The centre has also been criticised for alienating local businesses (such as Lewis's, Rapid Hardware, and the stores on Bold Street), and for shifting Liverpool's shopping district (noting empty units around Lime Street and Ranelagh Street). However, the project won a MAPIC Award in 2009.[47]


  1. ^
  2. ^ "Q-Park 3000 car park spaces". Liverpool One. Retrieved 14 June 2009.
  3. ^ "Liverpool ONE Store Directory". Liverpool ONE. Retrieved 18 December 2010.
  4. ^ "Grosvenor project will be massive economic boost". Grosvenor Group. July 2004. Retrieved 14 June 2009.
  5. ^ "City Living". Liverpool ONE. Archived from the original on 9 April 2009. Retrieved 14 June 2009.
  6. ^ "Key Facts". Grosvenor Group. Archived from the original on 11 June 2009. Retrieved 14 June 2009.
  7. ^ "Cushman & Wakefield History". Cushman & Wakefield. 17 June 2009.
  8. ^ a b "Cushman & Wakefield helps to rejuvenate historic city". Cushman & Wakefield. 17 June 2009.
  9. ^ a b "The Paradise Project: Timeline". Grosvenor Group. Retrieved 15 June 2009.
  10. ^ "Liverpool City Council signs Development Agreement with Grosvenor". Grosvenor Group. January 2003. Retrieved 14 June 2009.
  11. ^ "Grosvenor selects Laing O'Rourke as preferred bidder for Paradise Street Project in Liverpool". Grosvenor Group. February 2004. Retrieved 14 June 2009.
  12. ^ "Duke of Westminster Gets Paradise Project Construction Under Way". Grosvenor Group. November 2004. Retrieved 15 June 2009.
  13. ^ "A Step Back In Time". Grosvenor Group. August 2004. Retrieved 16 June 2009.
  14. ^ "History of Old Dock". National Museums Liverpool. Archived from the original on 24 March 2008. Retrieved 16 June 2009.
  15. ^ "Q-Park's first Liverpool ONE car park". November 2005. Retrieved 21 June 2009.
  16. ^ "New bus station opens on Sunday". November 2005. Retrieved 21 June 2009.
  17. ^ "NCP CAR PARK 'BLOWN DOWN' IN LATEST PARADISE PROJECT MILESTONE". January 2006. Retrieved 21 June 2009.
  19. ^ "Herbert hair salon first to open at new shops centre". July 2006. Retrieved 21 June 2009.
  20. ^ "BBC Radio Merseyside celebrates 40 years of broadcasting". BBC. 21 November 2007. Retrieved 22 June 2009.
  21. ^ "Paradise Street demolition". BBC. Retrieved 22 June 2009.
  22. ^ "We're on top of the world". August 2006. Retrieved 22 June 2009.
  23. ^ Khaleeli, Homa (March 2007). "Water park will be 'oasis of calm' in Paradise site". Liverpool Echo. Retrieved 22 June 2009.
  24. ^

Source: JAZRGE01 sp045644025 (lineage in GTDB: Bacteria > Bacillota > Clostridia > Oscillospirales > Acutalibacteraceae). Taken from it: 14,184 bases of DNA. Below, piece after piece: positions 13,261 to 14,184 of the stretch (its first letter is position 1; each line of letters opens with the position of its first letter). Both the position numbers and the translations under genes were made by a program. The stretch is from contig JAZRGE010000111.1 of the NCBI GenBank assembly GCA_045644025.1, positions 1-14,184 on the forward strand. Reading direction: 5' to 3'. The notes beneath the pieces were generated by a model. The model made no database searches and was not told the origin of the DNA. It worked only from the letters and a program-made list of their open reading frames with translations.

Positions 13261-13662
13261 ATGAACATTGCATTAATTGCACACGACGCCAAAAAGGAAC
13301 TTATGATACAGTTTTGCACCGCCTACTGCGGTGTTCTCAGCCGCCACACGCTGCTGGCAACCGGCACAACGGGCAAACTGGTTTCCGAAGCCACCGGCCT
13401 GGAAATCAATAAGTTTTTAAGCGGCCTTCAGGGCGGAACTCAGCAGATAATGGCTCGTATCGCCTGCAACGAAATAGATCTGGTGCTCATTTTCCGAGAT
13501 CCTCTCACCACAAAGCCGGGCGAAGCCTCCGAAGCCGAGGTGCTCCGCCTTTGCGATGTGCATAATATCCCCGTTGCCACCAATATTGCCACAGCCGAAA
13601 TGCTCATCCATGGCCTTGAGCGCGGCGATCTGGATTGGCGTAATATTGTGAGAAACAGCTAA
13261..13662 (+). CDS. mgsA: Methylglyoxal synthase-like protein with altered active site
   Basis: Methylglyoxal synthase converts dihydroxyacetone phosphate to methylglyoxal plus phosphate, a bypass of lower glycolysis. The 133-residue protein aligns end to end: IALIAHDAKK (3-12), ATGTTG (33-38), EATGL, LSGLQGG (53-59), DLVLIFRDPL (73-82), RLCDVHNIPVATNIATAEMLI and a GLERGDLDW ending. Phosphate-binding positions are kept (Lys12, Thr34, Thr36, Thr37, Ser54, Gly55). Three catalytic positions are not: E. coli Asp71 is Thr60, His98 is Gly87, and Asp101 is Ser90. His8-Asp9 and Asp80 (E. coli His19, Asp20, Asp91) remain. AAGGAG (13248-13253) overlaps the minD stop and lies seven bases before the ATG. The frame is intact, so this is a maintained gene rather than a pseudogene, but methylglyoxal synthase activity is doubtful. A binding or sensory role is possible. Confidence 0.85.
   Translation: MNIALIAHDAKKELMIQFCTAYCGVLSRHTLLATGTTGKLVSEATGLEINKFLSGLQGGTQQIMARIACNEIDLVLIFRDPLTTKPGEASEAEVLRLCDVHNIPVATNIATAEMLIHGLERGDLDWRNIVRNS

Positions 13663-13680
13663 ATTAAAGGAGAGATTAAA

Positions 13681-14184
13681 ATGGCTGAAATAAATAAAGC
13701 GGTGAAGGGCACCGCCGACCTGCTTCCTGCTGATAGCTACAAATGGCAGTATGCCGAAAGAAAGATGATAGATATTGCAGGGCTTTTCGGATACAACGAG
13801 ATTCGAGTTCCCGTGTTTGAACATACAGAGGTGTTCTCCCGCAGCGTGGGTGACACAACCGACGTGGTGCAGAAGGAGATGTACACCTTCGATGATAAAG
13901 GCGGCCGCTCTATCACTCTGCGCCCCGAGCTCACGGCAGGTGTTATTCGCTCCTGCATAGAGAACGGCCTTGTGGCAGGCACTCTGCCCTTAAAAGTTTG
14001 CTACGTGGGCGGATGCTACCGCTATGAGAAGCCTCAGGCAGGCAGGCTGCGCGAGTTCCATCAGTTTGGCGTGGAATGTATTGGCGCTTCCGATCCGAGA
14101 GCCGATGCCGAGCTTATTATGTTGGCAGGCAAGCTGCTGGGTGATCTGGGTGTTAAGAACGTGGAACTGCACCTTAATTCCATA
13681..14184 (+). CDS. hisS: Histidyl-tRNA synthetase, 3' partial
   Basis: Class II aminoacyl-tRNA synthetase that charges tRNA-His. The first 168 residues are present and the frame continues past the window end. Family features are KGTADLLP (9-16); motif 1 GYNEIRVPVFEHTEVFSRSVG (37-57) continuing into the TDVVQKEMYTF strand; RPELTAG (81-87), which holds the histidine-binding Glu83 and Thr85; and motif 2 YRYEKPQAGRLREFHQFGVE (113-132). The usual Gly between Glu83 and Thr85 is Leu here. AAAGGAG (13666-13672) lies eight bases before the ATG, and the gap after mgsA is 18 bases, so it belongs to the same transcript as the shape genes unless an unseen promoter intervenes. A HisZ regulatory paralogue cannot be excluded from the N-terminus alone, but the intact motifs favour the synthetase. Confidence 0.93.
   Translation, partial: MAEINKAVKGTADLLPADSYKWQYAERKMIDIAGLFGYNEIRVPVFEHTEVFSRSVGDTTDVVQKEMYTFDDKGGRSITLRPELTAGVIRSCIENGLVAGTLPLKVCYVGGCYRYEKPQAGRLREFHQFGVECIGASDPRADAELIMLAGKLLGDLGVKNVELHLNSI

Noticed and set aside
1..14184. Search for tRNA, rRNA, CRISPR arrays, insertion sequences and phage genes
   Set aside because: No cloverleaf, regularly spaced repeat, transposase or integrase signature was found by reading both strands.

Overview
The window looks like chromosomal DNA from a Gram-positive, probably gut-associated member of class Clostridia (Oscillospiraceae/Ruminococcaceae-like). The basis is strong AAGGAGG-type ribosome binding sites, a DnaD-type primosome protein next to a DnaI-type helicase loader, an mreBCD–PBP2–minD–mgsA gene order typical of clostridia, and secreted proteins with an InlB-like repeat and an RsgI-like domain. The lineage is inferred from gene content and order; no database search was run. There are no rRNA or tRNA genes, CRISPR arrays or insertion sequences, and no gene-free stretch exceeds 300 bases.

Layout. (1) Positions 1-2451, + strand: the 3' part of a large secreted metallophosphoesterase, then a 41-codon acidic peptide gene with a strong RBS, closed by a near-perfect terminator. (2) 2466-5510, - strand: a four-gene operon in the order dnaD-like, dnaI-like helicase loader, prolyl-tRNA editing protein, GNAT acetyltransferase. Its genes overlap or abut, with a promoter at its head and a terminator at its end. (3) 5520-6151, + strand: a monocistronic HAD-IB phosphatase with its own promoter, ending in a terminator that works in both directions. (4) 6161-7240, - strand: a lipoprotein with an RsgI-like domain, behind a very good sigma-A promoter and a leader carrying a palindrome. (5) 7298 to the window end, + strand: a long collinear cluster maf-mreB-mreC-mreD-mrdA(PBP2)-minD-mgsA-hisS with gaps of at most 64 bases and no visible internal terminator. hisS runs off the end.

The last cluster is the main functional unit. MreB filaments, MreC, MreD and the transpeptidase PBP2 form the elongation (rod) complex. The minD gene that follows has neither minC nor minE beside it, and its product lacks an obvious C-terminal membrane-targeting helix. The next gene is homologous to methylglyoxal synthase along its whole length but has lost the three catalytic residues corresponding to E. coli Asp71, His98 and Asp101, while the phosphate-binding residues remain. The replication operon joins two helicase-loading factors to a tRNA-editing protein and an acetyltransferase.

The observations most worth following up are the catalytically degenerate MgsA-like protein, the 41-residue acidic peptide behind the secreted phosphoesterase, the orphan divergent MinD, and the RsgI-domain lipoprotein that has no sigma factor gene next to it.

25. ^ "Liverpool ONE : Architecture Information + Images". 16 June 2009.
  26. ^ Ryan, John (16 June 2009). "Pull and Bear makes UK debut in Liverpool". Retail Week.
  27. ^ "Topshop goes big on Liverpool". 15 June 2009. Archived from the original on 12 October 2008.
  28. ^ "Odeon Liverpool". Odeon Cinemas. Archived from the original on 9 June 2009. Retrieved 1 June 2009.
  29. ^ Smith, Katie. "Two Becomes One". Retrieved 15 June 2009.
  30. ^ "Hilton Liverpool". Liverpool ONE. Retrieved 20 December 2010.
  31. ^ "Novotel Liverpool". Liverpool ONE. Retrieved 20 December 2010.
  32. ^ "Novotel Liverpool". Skyscrapernews. Retrieved 20 December 2010.
  33. ^ "Grosvenor Re-Writes The Rules With Liverpool ONE". November 2005. Retrieved 22 June 2009.
  34. ^ "Masterplan". Retrieved 22 June 2009.
  35. ^ "Hanover Street MasterPlan". Retrieved 22 June 2009.
  36. ^ "Paradise Street MasterPlan". Retrieved 22 June 2009.
  37. ^ a b "Liverpool ONE Store Map". Liverpool ONE. Retrieved 22 June 2009.
  38. ^ Gamble, Matthew (May 2009). "Everton Two, Liverpool ONE". Everton Football Club. Archived from the original on 1 October 2012. Retrieved 22 June 2009.
  39. ^ "South John Street MasterPlan". Retrieved 22 June 2009.
  40. ^ "The Park MasterPlan". Retrieved 22 June 2009.
  41. ^ "Going underground - work to start on giant city car park". March 2006. Retrieved 22 June 2009.
  42. ^ Ann Clayton, "Chavasse, Noel Godfrey (1884–1917)", Oxford Dictionary of National Biography, Oxford University Press, 2004. Retrieved on 12 September 2008. (subscription or UK public library membership required)
  43. ^ "Point of Arrival". Retrieved 21 June 2009.
  44. ^ a b "New bus interchange opens". BBC. 19 June 2009.
  45. ^ Neild, Larry (19 June 2009). "Shopping city starts with the Big Bang". The Paradise Street Project.
  46. ^ Kingsnorth, Paul (29 March 2008). "Cities for sale". The Guardian. Retrieved 13 March 2008.
  47. ^ Meet the Leaders At the 2009 MAPIC Awards, retrieved 2. December 2009

External links[edit]

Official Sites

Other Sites